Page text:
89. 89. My Strategy For Improvement  I identified how my pediatric patient population was different from the adult practice patients that could causes a worse no- show rate  Modified day-prior reminder calls  Found over 50% were left messages  More left message patients no-showed than if spoken to in person  I now have our late-stay receptionist re-call after 5pm  Increases contact rate and decreases no-shows  Obtained improved demographics  Practice traditionally defaults to home phone number  Many elderly patients exclusively use land-lines  Instructed our receptionist to specifically ask for cell phone number  Increases the contact rate
  90. 90. Why a No-Show Rate of 8-20%  Why do so many of our patients no-show?  Is it because our dilated exams take so long and the blur interferes with so many activities?  It is because we are only “providers”?  It is because insurance companies are the middle-men?  Is it because we deal with kids?  Is it because we deal with a lot of Medicaid?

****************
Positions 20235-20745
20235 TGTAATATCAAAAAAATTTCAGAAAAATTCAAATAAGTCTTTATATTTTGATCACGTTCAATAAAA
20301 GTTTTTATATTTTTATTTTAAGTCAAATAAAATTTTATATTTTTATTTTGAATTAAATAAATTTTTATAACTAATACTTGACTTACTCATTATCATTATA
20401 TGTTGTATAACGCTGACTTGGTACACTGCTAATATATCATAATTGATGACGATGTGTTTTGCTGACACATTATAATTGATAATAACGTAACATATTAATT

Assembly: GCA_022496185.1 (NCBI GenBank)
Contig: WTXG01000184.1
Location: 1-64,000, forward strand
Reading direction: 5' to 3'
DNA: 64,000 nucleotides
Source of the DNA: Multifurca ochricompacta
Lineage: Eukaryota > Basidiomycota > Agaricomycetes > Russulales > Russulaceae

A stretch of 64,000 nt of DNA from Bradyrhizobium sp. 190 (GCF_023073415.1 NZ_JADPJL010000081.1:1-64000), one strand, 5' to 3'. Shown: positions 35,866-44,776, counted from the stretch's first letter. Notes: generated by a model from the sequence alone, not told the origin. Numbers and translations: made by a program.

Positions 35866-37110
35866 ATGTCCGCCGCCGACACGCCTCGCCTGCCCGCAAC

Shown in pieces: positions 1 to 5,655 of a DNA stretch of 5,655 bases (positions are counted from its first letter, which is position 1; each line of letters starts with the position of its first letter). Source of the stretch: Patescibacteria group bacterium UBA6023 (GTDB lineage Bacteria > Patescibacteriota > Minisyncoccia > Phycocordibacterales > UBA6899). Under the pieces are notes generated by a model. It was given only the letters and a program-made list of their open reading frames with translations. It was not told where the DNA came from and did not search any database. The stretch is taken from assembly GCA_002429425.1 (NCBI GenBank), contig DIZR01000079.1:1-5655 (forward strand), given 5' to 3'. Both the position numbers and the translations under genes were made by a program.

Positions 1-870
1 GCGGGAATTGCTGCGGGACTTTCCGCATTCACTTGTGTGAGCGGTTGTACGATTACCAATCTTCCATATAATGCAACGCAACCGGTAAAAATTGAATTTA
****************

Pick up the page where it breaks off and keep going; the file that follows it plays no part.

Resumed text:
91. 91. Why a No-Show Rate of 8-20%  Why do parents think that it is a higher priority to attend a changed sport practice for an 8 year old than to keep a doctor's appointment?  Are we perceived as busy or rich, so it doesn't matter if they no-show?  It is because it seems like we and/or our staff don't care/don't give enough time? Do our patients feel that they are being treated in a factory?  Is the waiting room always a "zoo" with long waits so that they feel we don’t respect their time and figure it wouldn't matter if they no-show?  What can we do to regain our authority?